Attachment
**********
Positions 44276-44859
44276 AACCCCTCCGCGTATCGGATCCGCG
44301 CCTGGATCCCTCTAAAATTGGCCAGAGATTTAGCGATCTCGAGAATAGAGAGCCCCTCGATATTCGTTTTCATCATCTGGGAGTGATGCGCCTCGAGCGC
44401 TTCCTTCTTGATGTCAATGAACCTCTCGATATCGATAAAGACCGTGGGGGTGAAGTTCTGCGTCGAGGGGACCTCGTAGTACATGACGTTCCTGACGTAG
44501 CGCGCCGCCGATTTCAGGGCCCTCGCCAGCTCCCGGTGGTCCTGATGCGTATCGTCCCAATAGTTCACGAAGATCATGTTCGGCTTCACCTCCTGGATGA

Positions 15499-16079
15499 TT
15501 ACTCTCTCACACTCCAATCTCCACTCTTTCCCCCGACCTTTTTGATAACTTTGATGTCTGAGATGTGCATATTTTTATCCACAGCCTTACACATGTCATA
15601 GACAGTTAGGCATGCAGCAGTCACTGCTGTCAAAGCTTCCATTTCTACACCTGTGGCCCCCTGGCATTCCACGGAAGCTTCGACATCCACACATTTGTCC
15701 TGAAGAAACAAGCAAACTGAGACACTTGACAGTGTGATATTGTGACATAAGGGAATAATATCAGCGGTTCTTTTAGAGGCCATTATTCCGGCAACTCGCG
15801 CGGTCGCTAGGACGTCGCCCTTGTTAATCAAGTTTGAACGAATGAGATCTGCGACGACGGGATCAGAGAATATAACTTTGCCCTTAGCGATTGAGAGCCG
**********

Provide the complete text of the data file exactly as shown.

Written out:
Positions 44276-44859
44276 AACCCCTCCGCGTATCGGATCCGCG
44301 CCTGGATCCCTCTAAAATTGGCCAGAGATTTAGCGATCTCGAGAATAGAGAGCCCCTCGATATTCGTTTTCATCATCTGGGAGTGATGCGCCTCGAGCGC
44401 TTCCTTCTTGATGTCAATGAACCTCTCGATATCGATAAAGACCGTGGGGGTGAAGTTCTGCGTCGAGGGGACCTCGTAGTACATGACGTTCCTGACGTAG
44501 CGCGCCGCCGATTTCAGGGCCCTCGCCAGCTCCCGGTGGTCCTGATGCGTATCGTCCCAATAGTTCACGAAGATCATGTTCGGCTTCACCTCCTGGATGA

Positions 15499-16079
15499 TT
15501 ACTCTCTCACACTCCAATCTCCACTCTTTCCCCCGACCTTTTTGATAACTTTGATGTCTGAGATGTGCATATTTTTATCCACAGCCTTACACATGTCATA
15601 GACAGTTAGGCATGCAGCAGTCACTGCTGTCAAAGCTTCCATTTCTACACCTGTGGCCCCCTGGCATTCCACGGAAGCTTCGACATCCACACATTTGTCC
15701 TGAAGAAACAAGCAAACTGAGACACTTGACAGTGTGATATTGTGACATAAGGGAATAATATCAGCGGTTCTTTTAGAGGCCATTATTCCGGCAACTCGCG
15801 CGGTCGCTAGGACGTCGCCCTTGTTAATCAAGTTTGAACGAATGAGATCTGCGACGACGGGATCAGAGAATATAACTTTGCCCTTAGCGATTGAGAGCCG